Supplements are often a quick and easy way to get the recommended dose of vitamins and minerals. Experts always suggest obtaining these vitamins through food sources, but if that’s not an option, supplements can help!
For calcium, the daily recommended intake is 1000mg for people 19-50 years old, women who are pregnant and and women who are breastfeeding. People older than 50 require a higher daily intake of 1200mg.
For vitamin D, the daily recommended intake for people 19-50 years old require 400-1000 IU daily. Pregnant and women who are breastfeeding also require 400-1000 IU daily. For individuals over 50 years old the recommended intake increases to 800-2000 IU daily.
Exercise is so important in managing osteoporosis. There are a few different aspects that are especially important.
Weight-bearing exercises are key! The impact from weight-bearing can actually stimulate your body to build new bone and therefore make your bones stronger! When we increase the demand on our bones (through impact exercise) our bodies respond by laying down more bone. This helps counteract the bone loss that occurs in osteoporosis! Some examples of great weight-bearing exercises are walking, hiking, dancing, tennis, aerobics and jogging.
Muscle Strengthening Exercises
Keeping the muscles strong is important, especially in our later years. Using resistance bands or weights is a safe and effective way to strengthen muscles and help keep the body fit. Strengthening should be incorporated 2-3 times a week. Keeping the muscles strong helps reduce the chance of falls which is important when the bones are more fragile!
Balance is the last piece of the exercise puzzle. Actively working to improve balance will help avoid falls – which can have devastating consequences for people with osteoporosis. Some simple balancing exercises should be completed every day to minimize the risks of a falls. Yoga and tai chi are also excellent options for improving balance. A few minutes of daily balance exercises can be the difference between a healthy life and a broken hip!
Being proactive and following the management guidelines before being diagnosed with osteoporosis is, by far, the best idea. Getting regular exercise and focusing on a diet of nutrient rich foods is beneficial for preventing osteoporosis before it becomes a problem. Following the management guidelines can also help slow down the osteoporosis process, and keep the disease from progressing.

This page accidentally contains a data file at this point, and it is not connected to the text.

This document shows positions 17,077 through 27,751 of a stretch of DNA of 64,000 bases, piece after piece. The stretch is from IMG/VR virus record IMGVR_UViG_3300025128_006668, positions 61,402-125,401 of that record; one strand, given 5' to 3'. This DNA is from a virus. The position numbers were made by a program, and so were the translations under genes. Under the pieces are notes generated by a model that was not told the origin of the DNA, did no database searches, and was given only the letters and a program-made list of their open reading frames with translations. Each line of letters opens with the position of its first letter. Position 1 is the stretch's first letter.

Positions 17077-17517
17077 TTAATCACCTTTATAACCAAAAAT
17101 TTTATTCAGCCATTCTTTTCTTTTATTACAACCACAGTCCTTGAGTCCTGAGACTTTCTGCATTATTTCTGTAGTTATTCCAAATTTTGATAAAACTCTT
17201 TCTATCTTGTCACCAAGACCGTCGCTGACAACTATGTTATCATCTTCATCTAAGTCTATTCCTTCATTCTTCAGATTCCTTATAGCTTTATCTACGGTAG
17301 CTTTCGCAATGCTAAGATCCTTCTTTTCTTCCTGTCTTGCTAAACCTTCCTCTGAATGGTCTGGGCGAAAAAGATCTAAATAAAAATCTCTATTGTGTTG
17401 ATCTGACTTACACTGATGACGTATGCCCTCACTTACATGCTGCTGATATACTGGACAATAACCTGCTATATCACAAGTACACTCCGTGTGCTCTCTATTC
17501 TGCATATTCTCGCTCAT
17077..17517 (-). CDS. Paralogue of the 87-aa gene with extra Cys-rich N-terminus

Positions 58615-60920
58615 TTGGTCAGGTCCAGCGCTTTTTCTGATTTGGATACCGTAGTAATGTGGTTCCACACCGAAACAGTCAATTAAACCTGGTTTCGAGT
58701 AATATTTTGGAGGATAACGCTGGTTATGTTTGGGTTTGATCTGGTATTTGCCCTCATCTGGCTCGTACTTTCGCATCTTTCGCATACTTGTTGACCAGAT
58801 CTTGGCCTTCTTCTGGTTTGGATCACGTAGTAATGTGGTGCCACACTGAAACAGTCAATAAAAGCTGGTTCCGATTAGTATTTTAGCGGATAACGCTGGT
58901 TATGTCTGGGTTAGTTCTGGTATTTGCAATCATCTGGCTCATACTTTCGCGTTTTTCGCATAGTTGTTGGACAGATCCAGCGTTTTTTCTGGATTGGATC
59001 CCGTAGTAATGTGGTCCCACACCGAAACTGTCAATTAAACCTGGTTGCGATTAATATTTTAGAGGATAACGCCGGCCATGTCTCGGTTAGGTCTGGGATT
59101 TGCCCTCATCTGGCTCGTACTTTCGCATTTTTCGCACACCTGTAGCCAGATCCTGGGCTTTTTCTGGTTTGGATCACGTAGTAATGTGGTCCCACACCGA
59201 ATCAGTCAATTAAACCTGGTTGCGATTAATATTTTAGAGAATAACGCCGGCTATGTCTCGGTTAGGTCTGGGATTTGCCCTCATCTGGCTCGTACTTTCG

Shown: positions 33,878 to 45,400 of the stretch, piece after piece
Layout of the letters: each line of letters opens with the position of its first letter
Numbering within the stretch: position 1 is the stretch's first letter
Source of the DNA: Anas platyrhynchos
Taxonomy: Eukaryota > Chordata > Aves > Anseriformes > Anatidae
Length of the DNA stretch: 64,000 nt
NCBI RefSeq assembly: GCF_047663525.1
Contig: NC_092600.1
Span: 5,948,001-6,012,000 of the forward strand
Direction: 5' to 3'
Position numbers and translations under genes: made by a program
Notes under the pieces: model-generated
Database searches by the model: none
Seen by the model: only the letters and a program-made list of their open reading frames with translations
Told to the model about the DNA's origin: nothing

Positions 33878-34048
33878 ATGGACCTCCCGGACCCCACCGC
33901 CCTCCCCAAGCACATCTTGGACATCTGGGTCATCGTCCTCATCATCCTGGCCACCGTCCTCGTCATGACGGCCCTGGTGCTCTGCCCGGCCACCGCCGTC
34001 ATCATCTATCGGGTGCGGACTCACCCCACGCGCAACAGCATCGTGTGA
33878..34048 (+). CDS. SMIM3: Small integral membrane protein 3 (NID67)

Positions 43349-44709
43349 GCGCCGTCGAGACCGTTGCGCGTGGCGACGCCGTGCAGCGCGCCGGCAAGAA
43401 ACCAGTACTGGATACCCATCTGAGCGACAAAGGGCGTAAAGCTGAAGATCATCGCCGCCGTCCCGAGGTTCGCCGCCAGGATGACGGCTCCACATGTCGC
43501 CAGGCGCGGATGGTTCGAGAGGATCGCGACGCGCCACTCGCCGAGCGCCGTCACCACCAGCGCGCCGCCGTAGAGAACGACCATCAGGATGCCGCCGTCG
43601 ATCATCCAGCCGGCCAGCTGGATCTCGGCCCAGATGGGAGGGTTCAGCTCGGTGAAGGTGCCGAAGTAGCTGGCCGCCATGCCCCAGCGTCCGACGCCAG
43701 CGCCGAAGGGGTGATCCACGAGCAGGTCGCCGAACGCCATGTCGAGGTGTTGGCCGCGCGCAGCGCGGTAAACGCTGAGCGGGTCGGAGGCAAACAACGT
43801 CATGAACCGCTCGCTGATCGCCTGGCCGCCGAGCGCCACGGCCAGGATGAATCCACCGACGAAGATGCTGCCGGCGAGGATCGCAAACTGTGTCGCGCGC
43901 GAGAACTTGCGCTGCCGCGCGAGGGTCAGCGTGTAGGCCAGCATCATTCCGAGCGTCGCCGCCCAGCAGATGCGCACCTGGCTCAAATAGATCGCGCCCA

If you’re looking for some recipes to help plan meals that are good sources of vitamin C and calcium, the National Osteoporosis Foundation has some great bone-health recipes to try! The International Osteoporosis Foundation also offers some great recipes that promote good bone health and help prevent and manage osteoporosis.
For seniors over the age of 70, osteoporosis becomes an inevitability, and proper management is of the utmost importance. Balance and stability become major issues as the years advance, and slips/falling with osteoporosis can be life altering. The risk of fracture is much higher in individuals with osteoporosis, and breaking a hip/pelvis can be extremely dangerous.
There are also programs designed for seniors to specifically address fall prevention. The Oakville Trafalgar Memorial Hospital offers a falls prevention program. Individuals over the age of 65, living within the Oakville community and experiencing falls are eligible to take part in the Fall Prevention Clinic. There are other programs in Oakville that offer fall prevention workshops and courses. Click here for a list of other community resources.
Fall Prevention Tips
There are some simple tips to help avoid falls both inside and outside of the home.
- Wear low heeled shoes with rubber soles for better grip on potentially slippery surfaces
- Always use hand rails on the stairs
- Install grab bars in the bathroom to avoid slips on tile floors
- Limit using rugs around the home, tripping over the corners/edges is a major cause of falls
- If your doctor or chiropractor has recommended that you use a walker or cane, USE IT
- Always keep your driveway, porch and sidewalks cleared of leaves and snow
- Keep areas well lit, it’s easy to trip over things you can’t see
- Keep floors and high-traffic areas free of clutter
- If you live alone, carry your phone or Personal Emergency Response System with you at all times, so that you can call for help in case of an emergency
- Be careful when travelling up and down curbs. Take your time, examine the height and proceed with caution. Even small curbs can be extremely problematic!